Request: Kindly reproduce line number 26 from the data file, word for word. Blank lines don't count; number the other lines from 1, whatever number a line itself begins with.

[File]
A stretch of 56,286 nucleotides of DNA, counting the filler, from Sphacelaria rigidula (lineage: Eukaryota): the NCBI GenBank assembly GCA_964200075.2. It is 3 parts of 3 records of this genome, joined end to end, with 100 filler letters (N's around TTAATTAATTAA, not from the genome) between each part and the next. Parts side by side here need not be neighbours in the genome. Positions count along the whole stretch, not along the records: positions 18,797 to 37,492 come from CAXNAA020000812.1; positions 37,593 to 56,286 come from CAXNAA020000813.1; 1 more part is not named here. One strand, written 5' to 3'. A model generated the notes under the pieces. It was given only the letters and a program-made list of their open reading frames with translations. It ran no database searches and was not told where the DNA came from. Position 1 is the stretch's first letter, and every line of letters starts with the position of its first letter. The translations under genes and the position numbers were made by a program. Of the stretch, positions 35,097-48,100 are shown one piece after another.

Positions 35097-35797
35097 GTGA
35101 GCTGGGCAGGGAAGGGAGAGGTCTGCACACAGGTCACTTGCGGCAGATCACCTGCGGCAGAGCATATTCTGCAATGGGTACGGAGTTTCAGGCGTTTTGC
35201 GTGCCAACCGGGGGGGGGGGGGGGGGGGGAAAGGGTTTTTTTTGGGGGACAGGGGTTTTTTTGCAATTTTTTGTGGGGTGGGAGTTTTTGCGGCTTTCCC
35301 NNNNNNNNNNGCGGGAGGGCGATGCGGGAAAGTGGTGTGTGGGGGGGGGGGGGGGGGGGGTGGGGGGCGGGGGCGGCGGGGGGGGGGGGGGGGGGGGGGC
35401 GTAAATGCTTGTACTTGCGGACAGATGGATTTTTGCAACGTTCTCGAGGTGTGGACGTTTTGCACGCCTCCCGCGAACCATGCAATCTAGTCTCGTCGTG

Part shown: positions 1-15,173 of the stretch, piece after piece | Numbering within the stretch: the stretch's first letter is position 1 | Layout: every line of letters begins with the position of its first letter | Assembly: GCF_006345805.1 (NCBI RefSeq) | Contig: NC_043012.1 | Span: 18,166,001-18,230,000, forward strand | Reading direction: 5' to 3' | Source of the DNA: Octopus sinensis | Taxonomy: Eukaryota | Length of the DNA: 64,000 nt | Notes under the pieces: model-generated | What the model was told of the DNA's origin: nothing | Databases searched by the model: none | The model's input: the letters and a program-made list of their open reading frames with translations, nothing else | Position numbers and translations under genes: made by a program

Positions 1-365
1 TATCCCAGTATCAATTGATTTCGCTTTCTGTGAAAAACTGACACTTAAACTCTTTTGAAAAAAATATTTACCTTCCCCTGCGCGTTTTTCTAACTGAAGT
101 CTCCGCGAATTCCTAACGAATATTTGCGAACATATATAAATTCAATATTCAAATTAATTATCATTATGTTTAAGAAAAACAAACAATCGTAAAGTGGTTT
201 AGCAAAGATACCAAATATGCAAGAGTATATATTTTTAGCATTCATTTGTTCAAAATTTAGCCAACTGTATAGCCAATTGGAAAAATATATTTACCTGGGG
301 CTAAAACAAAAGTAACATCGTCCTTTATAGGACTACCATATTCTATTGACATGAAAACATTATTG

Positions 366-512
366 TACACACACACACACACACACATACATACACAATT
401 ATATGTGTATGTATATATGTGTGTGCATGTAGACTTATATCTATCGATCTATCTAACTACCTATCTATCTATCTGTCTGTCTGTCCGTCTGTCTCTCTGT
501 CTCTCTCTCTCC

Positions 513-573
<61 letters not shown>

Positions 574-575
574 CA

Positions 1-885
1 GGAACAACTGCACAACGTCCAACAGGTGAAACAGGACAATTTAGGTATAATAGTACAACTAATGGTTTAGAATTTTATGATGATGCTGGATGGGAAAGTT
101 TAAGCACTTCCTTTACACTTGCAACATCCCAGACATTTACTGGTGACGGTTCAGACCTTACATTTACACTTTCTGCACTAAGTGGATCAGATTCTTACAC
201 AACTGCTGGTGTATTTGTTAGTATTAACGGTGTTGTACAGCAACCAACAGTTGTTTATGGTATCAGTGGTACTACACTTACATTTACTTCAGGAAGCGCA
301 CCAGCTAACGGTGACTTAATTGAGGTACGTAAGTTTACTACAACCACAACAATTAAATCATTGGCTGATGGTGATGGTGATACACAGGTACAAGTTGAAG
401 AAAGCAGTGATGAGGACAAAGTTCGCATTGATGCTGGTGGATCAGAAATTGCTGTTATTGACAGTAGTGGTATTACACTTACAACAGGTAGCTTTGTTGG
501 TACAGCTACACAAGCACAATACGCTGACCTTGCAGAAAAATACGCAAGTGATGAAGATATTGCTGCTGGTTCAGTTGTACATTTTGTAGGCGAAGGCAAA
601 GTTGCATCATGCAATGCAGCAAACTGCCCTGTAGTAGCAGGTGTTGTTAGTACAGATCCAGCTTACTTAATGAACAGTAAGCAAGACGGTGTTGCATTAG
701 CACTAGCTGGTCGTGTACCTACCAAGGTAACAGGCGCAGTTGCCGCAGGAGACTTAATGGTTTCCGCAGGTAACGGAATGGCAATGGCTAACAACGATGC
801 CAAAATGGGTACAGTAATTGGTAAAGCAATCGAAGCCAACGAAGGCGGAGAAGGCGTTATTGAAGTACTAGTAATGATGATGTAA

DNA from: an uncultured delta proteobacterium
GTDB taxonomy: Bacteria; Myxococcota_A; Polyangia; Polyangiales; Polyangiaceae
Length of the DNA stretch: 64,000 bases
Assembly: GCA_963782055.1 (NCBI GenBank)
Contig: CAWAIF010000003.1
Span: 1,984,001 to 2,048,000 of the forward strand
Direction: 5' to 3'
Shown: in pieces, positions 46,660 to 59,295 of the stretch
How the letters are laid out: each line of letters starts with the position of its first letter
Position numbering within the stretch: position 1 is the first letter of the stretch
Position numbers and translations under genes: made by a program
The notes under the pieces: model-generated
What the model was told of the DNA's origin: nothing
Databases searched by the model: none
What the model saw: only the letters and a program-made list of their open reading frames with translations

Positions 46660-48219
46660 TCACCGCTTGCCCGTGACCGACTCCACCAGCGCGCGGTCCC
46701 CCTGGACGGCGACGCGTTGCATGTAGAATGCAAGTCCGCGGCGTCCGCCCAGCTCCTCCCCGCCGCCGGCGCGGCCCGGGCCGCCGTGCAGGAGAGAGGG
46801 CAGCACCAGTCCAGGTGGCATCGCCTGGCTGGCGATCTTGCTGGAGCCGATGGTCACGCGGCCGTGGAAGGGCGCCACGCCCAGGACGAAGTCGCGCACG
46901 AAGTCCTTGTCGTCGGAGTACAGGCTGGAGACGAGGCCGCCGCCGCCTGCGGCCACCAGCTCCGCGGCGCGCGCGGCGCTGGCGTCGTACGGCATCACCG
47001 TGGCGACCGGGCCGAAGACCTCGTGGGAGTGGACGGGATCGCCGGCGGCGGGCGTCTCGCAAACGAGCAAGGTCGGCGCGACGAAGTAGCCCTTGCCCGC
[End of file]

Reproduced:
301 CCAGCTAACGGTGACTTAATTGAGGTACGTAAGTTTACTACAACCACAACAATTAAATCATTGGCTGATGGTGATGGTGATACACAGGTACAAGTTGAAG